I disagree on the most fundamental aspects of philosophy with nearly all those who are religious. I do not see virtue in faith, and while I can love and respect my fellow man who does not appreciate skeptical values, I can also tell him that I think he is wrong. There is no arrogance in this; there is only honesty and respect for my fellow man’s intellect.
But in this field of rhetorical pugilism, one will come across another type. This type of thinker is the post-modernist, the classical skeptic, the pyrrhonist, and if anyone has ever tried to have a coherent debate with this type, one will realize how pointless it is.
The post-modernist asserts that because none of us can know anything for sure, all those who try to pick a side to lean on are guilty of arrogance, yet the post-modernist also fails to realize that this idea is in itself picking a side to lean on. The post-modernist accuses all of those who pick sides to be reaching their conclusion on insufficient evidence, while he himself claims his position of ignorance is somehow the most honest worldview. But, where is the evidence for this? You’ll often find the post-modernist has none, but only has the excuse, “You don’t know anything more than I. Thus, I’m right and you’re wrong.” To everyone else, this contradiction is glaringly obvious.
I’ve heard some claim there is a fifty percent chance that you are wrong or right about what happens after death, your beliefs are either true or untrue, and because this chance is split fifty-fifty, everyone regardless of their beliefs is on equal footing. The fundamentalist Christian and the secular naturalist each have equal chances of being right.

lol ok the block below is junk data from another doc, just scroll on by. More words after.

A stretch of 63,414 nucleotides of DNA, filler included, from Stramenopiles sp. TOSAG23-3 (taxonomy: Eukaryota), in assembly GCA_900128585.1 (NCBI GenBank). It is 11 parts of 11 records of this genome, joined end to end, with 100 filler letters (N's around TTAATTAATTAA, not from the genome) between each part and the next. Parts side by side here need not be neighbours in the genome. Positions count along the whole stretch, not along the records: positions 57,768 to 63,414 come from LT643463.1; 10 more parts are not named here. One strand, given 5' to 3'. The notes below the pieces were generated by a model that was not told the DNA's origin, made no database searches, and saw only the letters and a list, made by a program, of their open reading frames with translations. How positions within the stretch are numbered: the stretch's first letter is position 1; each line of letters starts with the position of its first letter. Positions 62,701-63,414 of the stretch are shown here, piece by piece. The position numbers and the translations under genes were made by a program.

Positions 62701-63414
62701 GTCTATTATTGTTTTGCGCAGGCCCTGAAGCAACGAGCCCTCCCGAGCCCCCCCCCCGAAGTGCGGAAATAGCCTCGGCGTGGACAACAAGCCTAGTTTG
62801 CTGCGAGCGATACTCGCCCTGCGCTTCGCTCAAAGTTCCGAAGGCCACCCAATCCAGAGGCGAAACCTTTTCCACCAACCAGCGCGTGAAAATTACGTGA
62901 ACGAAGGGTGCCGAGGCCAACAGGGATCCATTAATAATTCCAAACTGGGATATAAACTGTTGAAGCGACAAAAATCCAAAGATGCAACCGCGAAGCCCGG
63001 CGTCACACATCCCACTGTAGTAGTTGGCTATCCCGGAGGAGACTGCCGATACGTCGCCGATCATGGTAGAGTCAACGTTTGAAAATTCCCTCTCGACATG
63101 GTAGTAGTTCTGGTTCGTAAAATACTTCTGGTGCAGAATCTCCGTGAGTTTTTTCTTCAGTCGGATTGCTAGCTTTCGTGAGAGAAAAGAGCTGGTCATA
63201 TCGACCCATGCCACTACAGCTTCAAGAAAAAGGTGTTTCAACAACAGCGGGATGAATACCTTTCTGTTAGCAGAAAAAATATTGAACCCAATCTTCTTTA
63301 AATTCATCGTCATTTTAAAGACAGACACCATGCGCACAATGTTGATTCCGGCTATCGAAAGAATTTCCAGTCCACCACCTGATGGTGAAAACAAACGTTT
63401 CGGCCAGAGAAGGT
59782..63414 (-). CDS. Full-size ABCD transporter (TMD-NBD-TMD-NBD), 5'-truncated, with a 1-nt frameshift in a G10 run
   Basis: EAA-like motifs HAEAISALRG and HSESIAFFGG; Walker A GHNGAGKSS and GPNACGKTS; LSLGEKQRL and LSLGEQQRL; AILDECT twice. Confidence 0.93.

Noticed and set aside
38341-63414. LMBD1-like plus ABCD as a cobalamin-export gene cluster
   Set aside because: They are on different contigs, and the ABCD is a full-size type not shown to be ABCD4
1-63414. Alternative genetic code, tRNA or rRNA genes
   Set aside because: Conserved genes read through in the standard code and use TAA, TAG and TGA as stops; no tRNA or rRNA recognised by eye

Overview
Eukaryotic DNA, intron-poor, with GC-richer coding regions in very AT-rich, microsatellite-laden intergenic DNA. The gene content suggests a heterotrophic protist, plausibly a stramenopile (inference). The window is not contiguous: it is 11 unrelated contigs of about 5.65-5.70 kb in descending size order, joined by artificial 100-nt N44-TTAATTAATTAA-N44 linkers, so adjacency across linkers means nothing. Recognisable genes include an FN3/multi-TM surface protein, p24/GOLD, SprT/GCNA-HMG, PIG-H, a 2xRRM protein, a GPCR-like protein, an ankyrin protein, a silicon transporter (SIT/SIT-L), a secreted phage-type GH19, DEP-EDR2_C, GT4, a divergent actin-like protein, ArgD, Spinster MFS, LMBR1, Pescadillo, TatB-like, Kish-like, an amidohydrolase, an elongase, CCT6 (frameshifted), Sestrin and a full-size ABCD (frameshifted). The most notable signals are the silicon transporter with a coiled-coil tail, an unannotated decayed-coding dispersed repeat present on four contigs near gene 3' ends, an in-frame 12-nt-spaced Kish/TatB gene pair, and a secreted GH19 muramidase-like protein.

Where does this fifty percent chance figure come from? Is it derived from the fact that our linguistics have only produced two options: afterlife or no afterlife? To claim to know the probability is a huge ordeal. I don’t think it is as simple as saying there are two options, and two sides, so the chances of one being right are split down the middle. To the post-modernist this sounds like a clever setup, and that it is one that avoids putting one belief over the other on insufficient evidence, but this is not the case. This setup puts the post-modernist on top, and is a celebration of ignorance.
I am an atheist because I do not believe in God. There could be a God, but I’ve yet to see a reason to entertain the idea. I would never claim to have probability figures on whether he exists or not. Only the post-modernist could misunderstand the fundamentals of the theory of probability so severely. To make a percentage figure, you need data. Where could we derive data concerning the chances of the existence of the afterlife? Any who claim to have such data, religious or non-religious, are practicing the proliferation of nonsense.
As for the origin of existence, I remain agnostic on the subject. Why there is something rather than nothing is the deepest question ever asked, but it has no answer as of yet and it might never have one. I make no claims about things I have no evidence for. I have no evidence for God, so I do not concern myself with the idea. It is the post-modernist’s job to explain to me why the probability for God’s existence is fifty-fifty, or why there even is a chance in the first place, but alas he cannot do this. He condemns us for taking sides, while at the same time saying we should take his.
Believers and non-believers, deists, atheists, and theists, let us unite against the post-modernist. He does not value anything other than the fact he has convinced himself nothing can be known. While we contribute to the intellectual world, he berates us for even having one. While we solve problems and move on to new ones, he says we shouldn’t even bother as he reaps the benefits from our solutions. The post-modernist is a contrarian. He wants to be unique, but he only comes out as uniquely foolish. “Nothing can be known!” he cries, as he is so sure he knows this fact.
(I welcome all to argue with me over the definition of the post-modernist philosopher. I think I’ve made it clear which kind of thinker I’m offering dissenting views against, but I would like to settle on a definition we can all agree on. From what I can tell, post-modernistic philosophy, classical skepticism, and pyrrhonism are the schools of thought I seem to be addressing. If you digress, please rebuke me. I want my ideas to be the focus of this post, not semantics, and if I can find a better word to fit the definition, so be it.)